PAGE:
Although she has been described as a folk-jazz artist, Williamson proves on Love Is Best of All to be far more versatile than that appellation might suggest. She has sometimes been called a "twisted torch singer."
Williamson works a gauzy East Indian groove on the title track. "The Stars Draw Near" is a cantering country-bluegrass track, enlivened by an interlude than transforms from a polka to a Sinaloan brass-band sound. There's the jazz homage "Jazz Fiesta Show," on which she name-checks a couple dozen classic jazz artists and tunes.
On her satirical, literate "Big Deal Small Talk" and "I Can't Make a Livin' Lovin' You," Williamson uses her sultry voice to talk-sing in a syncopated fashion that might otherwise be called, well, rap. But she's no bandwagon jumper when it comes to rhythmic wordplay. "I've been doing rap since 1980 because I was listening to Gil Scott-Heron."
These days, Williamson loves to play with her partner, but she also maintains an ongoing collaboration with guitarist Ed Delucia and country combo with Delucia and steel-guitarist Hal Rugg.
Otey is a well-regarded jazz-blues pianist and singer with six albums to her credit, the most recent being 2002's Boogie Woogie Baby, featuring the Dutch musician Mr. Boogie Woogie, with whom Otey has often collaborated.
Many Tucsonans--and Tucson visitors--will recognize Otey most easily for her high-profile position as co-musical director and bandleader at Tucson's Gaslight Theatre.
But lately, she has been cutting back on her hours there because of frequent touring and outside gigs. In fact, Otey didn't play at the Gaslight at all during the month of July.
She recently completed a series for the Invisible Theatre's Sizzling Summer Sounds series, including an all-request show during which she played tunes by the Rolling Stones, Anne Murray and Janis Joplin, among others.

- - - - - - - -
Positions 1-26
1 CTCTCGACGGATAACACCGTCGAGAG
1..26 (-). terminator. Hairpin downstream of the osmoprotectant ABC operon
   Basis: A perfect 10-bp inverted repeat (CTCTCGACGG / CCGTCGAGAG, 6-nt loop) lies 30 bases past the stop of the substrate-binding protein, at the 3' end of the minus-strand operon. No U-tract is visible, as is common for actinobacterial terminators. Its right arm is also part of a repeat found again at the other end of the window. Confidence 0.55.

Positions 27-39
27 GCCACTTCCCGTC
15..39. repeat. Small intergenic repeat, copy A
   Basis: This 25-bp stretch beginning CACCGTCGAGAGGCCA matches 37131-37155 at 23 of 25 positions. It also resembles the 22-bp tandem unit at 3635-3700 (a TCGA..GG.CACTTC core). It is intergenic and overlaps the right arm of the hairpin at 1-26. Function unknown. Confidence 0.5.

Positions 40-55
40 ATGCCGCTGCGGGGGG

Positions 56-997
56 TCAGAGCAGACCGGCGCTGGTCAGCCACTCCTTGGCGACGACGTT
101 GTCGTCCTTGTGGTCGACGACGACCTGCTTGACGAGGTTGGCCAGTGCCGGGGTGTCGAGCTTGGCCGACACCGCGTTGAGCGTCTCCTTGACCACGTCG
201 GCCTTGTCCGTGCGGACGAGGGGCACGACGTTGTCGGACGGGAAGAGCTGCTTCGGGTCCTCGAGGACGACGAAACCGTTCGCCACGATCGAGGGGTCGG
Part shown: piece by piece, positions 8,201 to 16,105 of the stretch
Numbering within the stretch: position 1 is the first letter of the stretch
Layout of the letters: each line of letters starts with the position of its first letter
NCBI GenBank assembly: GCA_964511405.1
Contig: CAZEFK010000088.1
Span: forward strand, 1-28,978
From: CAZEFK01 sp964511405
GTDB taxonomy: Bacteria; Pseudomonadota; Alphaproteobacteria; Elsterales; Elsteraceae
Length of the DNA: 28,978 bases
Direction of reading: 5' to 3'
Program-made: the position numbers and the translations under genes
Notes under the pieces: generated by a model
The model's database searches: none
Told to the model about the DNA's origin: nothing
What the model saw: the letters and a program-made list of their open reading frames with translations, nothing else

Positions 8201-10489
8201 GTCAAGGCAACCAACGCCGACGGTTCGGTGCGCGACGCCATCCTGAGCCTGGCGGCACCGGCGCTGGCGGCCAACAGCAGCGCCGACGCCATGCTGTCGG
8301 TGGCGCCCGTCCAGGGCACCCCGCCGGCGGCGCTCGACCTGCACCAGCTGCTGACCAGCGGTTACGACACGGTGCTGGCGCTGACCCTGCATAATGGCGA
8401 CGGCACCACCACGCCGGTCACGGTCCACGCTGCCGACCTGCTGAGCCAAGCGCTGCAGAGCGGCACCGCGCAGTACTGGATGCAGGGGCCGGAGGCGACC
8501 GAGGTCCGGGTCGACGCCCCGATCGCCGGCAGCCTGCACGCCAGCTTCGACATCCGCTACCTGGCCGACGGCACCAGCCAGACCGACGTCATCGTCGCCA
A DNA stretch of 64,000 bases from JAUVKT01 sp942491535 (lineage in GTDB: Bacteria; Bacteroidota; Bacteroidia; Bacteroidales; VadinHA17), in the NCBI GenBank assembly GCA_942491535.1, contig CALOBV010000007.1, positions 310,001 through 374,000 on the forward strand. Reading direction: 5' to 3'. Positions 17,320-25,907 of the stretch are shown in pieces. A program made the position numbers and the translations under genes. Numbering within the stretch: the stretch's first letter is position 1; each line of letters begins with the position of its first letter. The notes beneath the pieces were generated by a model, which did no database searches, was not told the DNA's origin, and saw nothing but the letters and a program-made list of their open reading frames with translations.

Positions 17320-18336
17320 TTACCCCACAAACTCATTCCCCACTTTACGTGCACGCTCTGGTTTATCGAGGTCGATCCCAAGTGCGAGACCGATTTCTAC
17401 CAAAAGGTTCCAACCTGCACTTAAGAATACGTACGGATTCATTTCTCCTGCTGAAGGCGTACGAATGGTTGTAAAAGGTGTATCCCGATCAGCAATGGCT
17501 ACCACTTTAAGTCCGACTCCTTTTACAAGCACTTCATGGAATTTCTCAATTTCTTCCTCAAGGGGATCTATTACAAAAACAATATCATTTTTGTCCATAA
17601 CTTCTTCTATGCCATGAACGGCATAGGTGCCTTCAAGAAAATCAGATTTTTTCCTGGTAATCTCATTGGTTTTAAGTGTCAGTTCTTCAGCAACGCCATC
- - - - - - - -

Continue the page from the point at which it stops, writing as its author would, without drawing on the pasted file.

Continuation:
Her barrelhouse and boogie-woogie piano style is a crowd-pleaser, but Otey's two most significant inspirations have been Elvis Presley and Billie Holiday.
"Billie Holiday got down to that pain, the human element, better than anyone, and with Elvis, there's a voice that's the sexiest thing I've ever heard," Otey says in wonder. "That's the music that I enjoy listening to most, is that kind of emotionalism in music."
Otey performs in a wide variety of contexts, from her ragtime and boogie-woogie shows, through gospel and Latin, to performances with the female vocal group Desert Divas (with Hurricane Carla Brownlee, Anna Warr, Liz McMahon and Williamson) and the rip-snorting jazz-blues combo Lisa Otey Band (featuring drummer John Westfall, bassist Steve Grams and Brownlee on saxophone).
During her years of musical growth and evolution, Otey says, "The audience determined what my niche was. I threw out everything I had learned, all of the music, and they just told me what stuck. They still do."
It's tough to tell now, but Otey endured an unhappy childhood, first growing up in an emotionally tumultuous home on a dairy farm in rural Oregon and then moving in with her father and his girlfriend's family in a suburb of Portland.
"The house I grew up in before I was 12, things would get so emotional, I'd go way out past the boundaries of the land and just look at the highway. Then I pretty much spent my whole high school years with the headphones on transcribing Manhattan Transfer songs and practicing conducting," Otey says.
Otey left home at 17 and eventually wound up in Tucson in 1984.
WILLIAMSON AND OTEY MET when Otey was playing a moonlight gig on North Fourth Avenue in 1986.
"It took me six months to get up the courage to talk to her," Otey says. They started hanging together, their relationship progressing naturally.
"Kathleen gave me her tape and I just wore it out. She turned me on to jazz standards and Joni Mitchell . ... "
Otey takes a breath. "And it's been a partnership ever since," Williamson finishes.
At first, Otey was the youthful pursuer, and Williamson the hesitant older woman, 13 years her senior.
"She was hell-bent," Williamson says. "To be with somebody so young, I didn't know if Lisa had her stuff together." Apparently, she did.
Williamson and Otey note that they each have known they loved women since they were children. They just assumed they were normal, despite what some parts of society told them.
But they can't always be themselves--and haven't always been able to be publicly out as a couple, especially during the periods when Williamson was a judge and Otey a schoolteacher. "There were times when we could not hold hands in public," Otey says.
"We do a Steve (Lawrence) and Eydie (Gorme) thing together on stage sometimes, but that is accepted because it's camp and as long as we are not seriously singing a love duet," Williamson notes. But rarely do they get to perform together as a couple.